By Nick Warburton
Guitarist/violinist, Mike Piggott learned violin while he was at boarding school in Ramsgate, Kent during his early teens. After hearing guitarist Roger Dean on John Mayall’s Bluesbreakers debut LP, he also took up the guitar.
When he was 18 years old, Piggott joined his first group, The Bone Idols, who were formed in his home town, Kingswood, Surrey. The group played at the Voom Voom Club in St. Tropez during the summer of 1966.
The Bone Idols
Back home, Piggott next joined Ashtead, Surrey band, The Sound of St James, which comprised Tony Chinnery, Paul Rogers, Ian Greenhill and John Littman. The guitarist’s latest outfit gigged around Leatherhead, Ashtead and Epsom but he was soon enticed away with a spot in Ivan Sinclair & The System Soul Band.
“One of the guys in The System Soul Band liked my guitar playing and asked me to join,” remembers Piggott.
“It turned out that there was a club in Leatherhead called the Chuck Wagon, also called the Bluesette Club. We used to play there and one night when I said I was joining The System Soul Band, The Sound of St James got the support job.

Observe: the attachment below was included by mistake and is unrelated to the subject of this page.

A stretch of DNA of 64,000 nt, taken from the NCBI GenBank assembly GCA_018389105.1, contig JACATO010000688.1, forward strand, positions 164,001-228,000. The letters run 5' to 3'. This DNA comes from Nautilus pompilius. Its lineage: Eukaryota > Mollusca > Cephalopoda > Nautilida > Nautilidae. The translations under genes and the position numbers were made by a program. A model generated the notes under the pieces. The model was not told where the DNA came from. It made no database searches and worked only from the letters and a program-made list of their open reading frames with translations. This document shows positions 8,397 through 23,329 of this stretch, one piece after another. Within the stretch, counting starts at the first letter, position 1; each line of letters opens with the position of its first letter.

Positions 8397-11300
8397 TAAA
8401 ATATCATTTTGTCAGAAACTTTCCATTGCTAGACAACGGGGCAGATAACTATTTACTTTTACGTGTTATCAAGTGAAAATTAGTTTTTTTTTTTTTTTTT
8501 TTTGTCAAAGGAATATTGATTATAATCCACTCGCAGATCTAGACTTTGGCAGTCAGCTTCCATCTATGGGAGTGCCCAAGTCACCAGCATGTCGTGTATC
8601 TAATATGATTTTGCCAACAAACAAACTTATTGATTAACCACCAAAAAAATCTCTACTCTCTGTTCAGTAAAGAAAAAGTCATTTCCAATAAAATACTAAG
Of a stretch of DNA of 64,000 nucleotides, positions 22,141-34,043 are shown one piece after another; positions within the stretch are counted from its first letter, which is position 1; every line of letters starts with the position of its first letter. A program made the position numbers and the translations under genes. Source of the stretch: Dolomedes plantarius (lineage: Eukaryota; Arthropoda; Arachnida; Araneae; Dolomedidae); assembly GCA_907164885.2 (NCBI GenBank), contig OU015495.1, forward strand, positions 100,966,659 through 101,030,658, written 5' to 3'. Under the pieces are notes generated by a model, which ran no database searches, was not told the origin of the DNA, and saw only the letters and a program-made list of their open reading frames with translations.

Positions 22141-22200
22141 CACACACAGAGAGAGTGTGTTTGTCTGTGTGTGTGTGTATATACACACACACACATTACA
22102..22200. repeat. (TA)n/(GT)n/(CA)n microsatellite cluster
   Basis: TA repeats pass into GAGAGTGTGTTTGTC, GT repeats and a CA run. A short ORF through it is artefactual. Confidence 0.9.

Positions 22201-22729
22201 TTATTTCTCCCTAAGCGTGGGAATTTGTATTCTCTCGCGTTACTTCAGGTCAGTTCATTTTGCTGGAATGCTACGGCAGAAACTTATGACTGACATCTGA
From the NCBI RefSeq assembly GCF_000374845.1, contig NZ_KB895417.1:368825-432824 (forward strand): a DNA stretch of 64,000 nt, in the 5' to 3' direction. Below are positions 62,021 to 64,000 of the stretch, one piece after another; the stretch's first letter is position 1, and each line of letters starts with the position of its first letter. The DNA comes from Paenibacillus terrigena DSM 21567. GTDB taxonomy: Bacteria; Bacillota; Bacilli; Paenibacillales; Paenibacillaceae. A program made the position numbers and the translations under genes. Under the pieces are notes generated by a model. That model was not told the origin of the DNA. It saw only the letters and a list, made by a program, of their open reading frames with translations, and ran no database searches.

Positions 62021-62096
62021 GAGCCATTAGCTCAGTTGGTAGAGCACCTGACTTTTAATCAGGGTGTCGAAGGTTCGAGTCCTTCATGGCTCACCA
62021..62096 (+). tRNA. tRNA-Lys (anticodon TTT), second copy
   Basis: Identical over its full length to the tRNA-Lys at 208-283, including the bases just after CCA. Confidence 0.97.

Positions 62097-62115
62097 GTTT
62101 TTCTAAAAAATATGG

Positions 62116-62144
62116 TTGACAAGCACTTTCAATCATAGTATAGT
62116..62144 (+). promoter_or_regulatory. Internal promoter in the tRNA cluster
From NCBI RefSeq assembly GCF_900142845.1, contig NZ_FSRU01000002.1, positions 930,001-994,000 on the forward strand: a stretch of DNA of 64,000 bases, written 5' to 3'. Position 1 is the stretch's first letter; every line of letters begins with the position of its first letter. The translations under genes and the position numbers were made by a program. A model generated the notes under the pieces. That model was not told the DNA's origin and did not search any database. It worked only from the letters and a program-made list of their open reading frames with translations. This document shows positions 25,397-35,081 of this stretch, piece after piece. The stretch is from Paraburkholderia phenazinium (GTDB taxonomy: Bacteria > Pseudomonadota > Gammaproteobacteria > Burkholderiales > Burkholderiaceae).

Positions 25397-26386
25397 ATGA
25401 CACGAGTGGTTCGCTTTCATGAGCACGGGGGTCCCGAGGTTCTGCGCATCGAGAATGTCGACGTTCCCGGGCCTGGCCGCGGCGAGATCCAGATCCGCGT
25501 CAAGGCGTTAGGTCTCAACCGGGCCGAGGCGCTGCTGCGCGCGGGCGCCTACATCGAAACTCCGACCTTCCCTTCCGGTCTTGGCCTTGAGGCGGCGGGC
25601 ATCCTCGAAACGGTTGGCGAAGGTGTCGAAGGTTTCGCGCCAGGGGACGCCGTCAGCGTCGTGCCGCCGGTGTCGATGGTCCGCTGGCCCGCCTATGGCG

“I was on first with The Sound of St James and hadn’t told them I had been asked to join the other band. I had been rehearsing with The System Soul Band and thinking, ‘How am I going to tell them?’ On the night, I just stayed on the stage while the band came off and the other band came on – cheek!”
Piggott adds that he used to go to the Bluesette a lot and remembers seeing Eric Clapton there with John Mayall’s Bluesbreakers. “I remember being star struck when Clapton asked me to hand him his guitar case!”
The guitarist says that he joined Ivan Sinclair & The System Soul Band around January 1967, and the outfit hadn’t been playing together very long before he joined. Unfortunately, the group never got the opportunity to record any material.
Ivan Sinclair & The System Soul Band: